Quick: Who’s the best team in the NBA right now?
Vegas tells us it’s the Los Angeles Lakers, who are now – following yet another trade that makes the NBA look like the silliest of all the pro sports leagues – a 3-to-1, odds-on favorite to win it all a year from now.
Common sense tells us it’s the Raptors (they were the best last week, you know). Common sense also suggests the most bizarre star in the league, Kawhi Leonard, might leave – so scratch that. Vegas currently has the Raptors at 10-to-1 odds (a lowly fifth at the moment!).
It should be the Golden State Warriors. Solely based on reputation, they sit at 12-to-1 on the Sin City big board. But because of injury, they won’t be the best. Probably not even close. The Warriors will be the best team in 2021, however (mark that down). They’ll pay more than $70 million for the privilege of rehabbing two guys who will make the Warriors a darling of a comeback story two seasons from now.
Vegas offers a few other contenders, all of which are flawed.
Milwaukee (6-to1). Anyone who watched the Eastern Conference Finals saw something flawed with the Bucks. Does Giannis Antetokounmpo have the type of game that appears on SportsCenter or wins titles? That remains to be seen. His game will really be tested with swingman Khris Middleton likely headed somewhere in free agency. If there’s any truth to the idea that Denver is not a destination city for NBA free agents, surely Milwaukee is worse and will have trouble keeping or landing a good one. And hey, speaking of Denver, Middleton might look awfully nice in Rainbow throwback.
L.A. Clippers (7-to-1). Um. Hellll-ooo. It’s the Clippers. Outside of Billy Crystal, the entire world can’t imagine the Clippers winning a title instead of the Lakers. So, just scratch that. Scratch it all together.
Houston (8-to-1). Maybe. Just maybe. But doesn’t it seem like after years and years of falling short, the Rockets are more apt to implode than win a title? Even if the Warriors aren’t standing in the way, something doesn’t feel sturdy about that outfit.
Philly (12-to-1). Same as the Warriors. For now, I trust Steve Kerr and Steph Curry a lot more than “The Process.”
Back to the original question: Who’s the best right now?
I have a vote, and it has nothing to do with my address. It’s the Denver Nuggets. Yes, they’re the team in my own backyard. But the Nuggets are what they are, they’re staying put, they’re talented, they’re maturing and they’re healthy
And, oh by the way, they were the second best team in the very best conference (sorry Portland, everyone seems to think your run was a fluke – everyone in Vegas anyway, where you’re currently listed as 30-to1 to win it all (or not win it all, as it were). Even if Michael Porter Jr. doesn’t make a massive impact, the team he practiced with all season long already has a roster worthy of contending.
Here’s the thing about the Lakers, too. This isn’t “The Decision.” This isn’t 2010, when three NBA superstars gathered in their prime. This is 2019. LeBron James is going to be 35 in December and could possibly be distracted by, you know, whatever. If the Lakers roster begins and ends with James and newly acquired Anthony Davis, that’s not enough. If another big name is added (how much more ridiculous can the NBA get?) chemistry must still be developed. What most people forget is that it took the Heat two seasons to fully figure things out. And then, instead of winning “not four, not five, not six…” – well, they only won two. Point being, just because the Lakers will make the loudest noise in free agency, doesn’t mean they’re instantly winning it all in June 2020.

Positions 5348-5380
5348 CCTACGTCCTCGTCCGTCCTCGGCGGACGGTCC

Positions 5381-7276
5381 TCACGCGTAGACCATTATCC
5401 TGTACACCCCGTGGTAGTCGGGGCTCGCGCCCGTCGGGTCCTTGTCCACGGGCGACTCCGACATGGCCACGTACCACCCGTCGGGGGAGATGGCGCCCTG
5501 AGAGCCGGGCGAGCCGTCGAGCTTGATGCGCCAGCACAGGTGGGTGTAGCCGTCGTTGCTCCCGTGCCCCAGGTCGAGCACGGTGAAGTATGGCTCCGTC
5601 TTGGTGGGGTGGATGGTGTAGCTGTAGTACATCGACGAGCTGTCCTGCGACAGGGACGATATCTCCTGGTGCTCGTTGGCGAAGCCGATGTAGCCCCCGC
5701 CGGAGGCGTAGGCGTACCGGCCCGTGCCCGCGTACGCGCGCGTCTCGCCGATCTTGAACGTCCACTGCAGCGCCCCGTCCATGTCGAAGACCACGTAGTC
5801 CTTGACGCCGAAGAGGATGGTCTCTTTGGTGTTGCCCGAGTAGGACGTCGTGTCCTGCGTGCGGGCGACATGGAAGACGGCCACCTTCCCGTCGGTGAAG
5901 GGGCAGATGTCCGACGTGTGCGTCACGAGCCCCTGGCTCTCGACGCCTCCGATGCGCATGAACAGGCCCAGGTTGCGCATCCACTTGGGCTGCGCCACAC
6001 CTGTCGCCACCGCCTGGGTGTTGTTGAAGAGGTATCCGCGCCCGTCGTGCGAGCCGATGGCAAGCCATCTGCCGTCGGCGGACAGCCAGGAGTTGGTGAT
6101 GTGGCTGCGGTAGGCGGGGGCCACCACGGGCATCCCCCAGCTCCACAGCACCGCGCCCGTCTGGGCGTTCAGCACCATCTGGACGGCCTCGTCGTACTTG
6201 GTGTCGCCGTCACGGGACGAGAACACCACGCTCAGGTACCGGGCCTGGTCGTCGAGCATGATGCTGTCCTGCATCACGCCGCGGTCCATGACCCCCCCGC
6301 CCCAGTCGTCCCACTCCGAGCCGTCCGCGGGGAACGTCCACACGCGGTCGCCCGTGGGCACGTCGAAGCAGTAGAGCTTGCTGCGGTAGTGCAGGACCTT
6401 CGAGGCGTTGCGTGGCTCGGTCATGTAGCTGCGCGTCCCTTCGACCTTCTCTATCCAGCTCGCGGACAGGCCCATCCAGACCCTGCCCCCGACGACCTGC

That, then, leaves a nice window for Denver, who should have been playing the Warriors in the Western Conference Finals this season. The Warriors were too hurt to win it all this season, and they’re definitely too hurt to win next season. And unless you buy into the “others” Vegas lists ahead of Denver, there’s zero reason to believe the Nuggets can’t represent the West in the NBA Finals next season.
Even if that’s true, though, Denver can’t afford to get overly gushy about its current roster. The suites at Pepsi Center can’t afford to read the press clippings (aka, this column) about the wonderful core that’s been assembled and patiently maturing. The Nuggets have built a fine young team – no doubt – but in the NBA, if you snooze you lose. There’s a window now and Tim Connelly and Co. must be leaping – not looking – through it.
And that means being active and aggressive in free agency, and perhaps even the trade market (look what Masai Ujiri did when he rolled the dice on a trade with an already-solid roster).
Some are calling this the best free agency class the NBA has ever had, so, despite Denver’s current roster, the current landscape of the Association might suggest the Nuggets had better bolster it some more. And the truth is, Denver doesn’t have to necessarily add one of the “biggest” names. Kevin Durant and Klay Thompson are hurt and unlikely to sign with Denver anyway. Leonard is probably out, too. Kyrie Irving might not fit and he’s risky, and most believe Jimmy Butler is a long shot for a team like the Nuggets.
Kemba Walker? Khris Middleton? Bojan Bogdanovic? J.J. Redick? Danny Green?
Not all of them are headliners. But the addition of any would make the Nuggets a better team.
I know, I know, Walker plays the same position as Jamal Murray, and we all love Murray. And I’m not suggesting Walker should be a huge priority. I am suggesting the Nuggets can’t afford to stand pat. And with an All-NBA center leading a team that showed a massive improvement from two seasons ago, the Nuggets should be able to convince someone to ink a deal.
The window is now. The West, despite all the movement, is there for the taking, and if any team is in position now to do that, it’s Denver.
Especially if they don’t stand pat.